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There is no part of our history grander than that which records the triumphs of our seamen. Every Englishman ought to be familiar with the great men and the great deeds that have made ours the mightiest naval power that men have as yet known ; yet the daring, the magnanimity, and the successes of our sea-kings, lie buried in our prose histories, little known to any but literary students. There are good reasons why this should be altered; why our grand old Admirals and their days of victory should become stirring melodies for the whole nation, but especially for our sailors. Our iron walls must guard our shores from all invasion, as our wooden walls through centuries have shielded us from hostile approach. The English people must be made to feel that pride in our navy which shall induce them to make all needful sacrifices to maintain its full efficiency and power. Those who man our ironclads must be full of that old spirit which defeated the Armada and won Trafalgar.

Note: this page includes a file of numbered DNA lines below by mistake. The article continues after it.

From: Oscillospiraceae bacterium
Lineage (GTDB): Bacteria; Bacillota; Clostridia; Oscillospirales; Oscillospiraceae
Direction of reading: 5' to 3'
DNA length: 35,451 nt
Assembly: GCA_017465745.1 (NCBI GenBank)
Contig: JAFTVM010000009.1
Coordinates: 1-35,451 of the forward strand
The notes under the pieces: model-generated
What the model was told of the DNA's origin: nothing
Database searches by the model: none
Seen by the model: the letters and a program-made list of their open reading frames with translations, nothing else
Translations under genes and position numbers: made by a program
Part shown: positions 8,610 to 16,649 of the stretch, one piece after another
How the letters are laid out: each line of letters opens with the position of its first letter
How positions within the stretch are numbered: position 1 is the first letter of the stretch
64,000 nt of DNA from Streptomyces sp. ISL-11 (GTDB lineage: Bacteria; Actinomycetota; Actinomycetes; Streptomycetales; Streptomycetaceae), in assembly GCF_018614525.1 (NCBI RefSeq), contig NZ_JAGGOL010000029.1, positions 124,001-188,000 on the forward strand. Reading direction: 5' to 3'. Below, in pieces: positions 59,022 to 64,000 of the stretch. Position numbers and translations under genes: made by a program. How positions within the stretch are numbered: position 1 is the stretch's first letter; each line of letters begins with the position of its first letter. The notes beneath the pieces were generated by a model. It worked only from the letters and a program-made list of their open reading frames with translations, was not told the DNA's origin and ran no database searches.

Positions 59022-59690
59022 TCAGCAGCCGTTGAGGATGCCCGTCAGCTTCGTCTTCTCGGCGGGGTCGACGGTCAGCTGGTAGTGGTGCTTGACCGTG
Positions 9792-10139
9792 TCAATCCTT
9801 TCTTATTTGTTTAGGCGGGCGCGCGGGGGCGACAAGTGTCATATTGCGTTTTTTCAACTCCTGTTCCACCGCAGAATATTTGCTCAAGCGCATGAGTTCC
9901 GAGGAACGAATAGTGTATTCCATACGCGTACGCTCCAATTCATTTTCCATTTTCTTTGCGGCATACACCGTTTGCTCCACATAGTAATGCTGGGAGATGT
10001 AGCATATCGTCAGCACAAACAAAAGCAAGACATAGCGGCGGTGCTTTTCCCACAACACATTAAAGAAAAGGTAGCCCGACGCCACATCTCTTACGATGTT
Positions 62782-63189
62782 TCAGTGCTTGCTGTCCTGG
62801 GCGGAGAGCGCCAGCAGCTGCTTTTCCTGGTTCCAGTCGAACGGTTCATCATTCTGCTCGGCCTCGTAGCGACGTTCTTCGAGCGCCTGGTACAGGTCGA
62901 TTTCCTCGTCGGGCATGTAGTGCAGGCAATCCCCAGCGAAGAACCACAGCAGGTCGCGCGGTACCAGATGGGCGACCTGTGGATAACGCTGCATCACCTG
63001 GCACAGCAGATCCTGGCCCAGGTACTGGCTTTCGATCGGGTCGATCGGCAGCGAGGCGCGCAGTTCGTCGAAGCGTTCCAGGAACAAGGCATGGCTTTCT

It is strange that our poets have done no more than they have to keep alive our pride in our ocean rule, and our determination that it shall never be lost. Let me endeavour to supply our sailors and the people with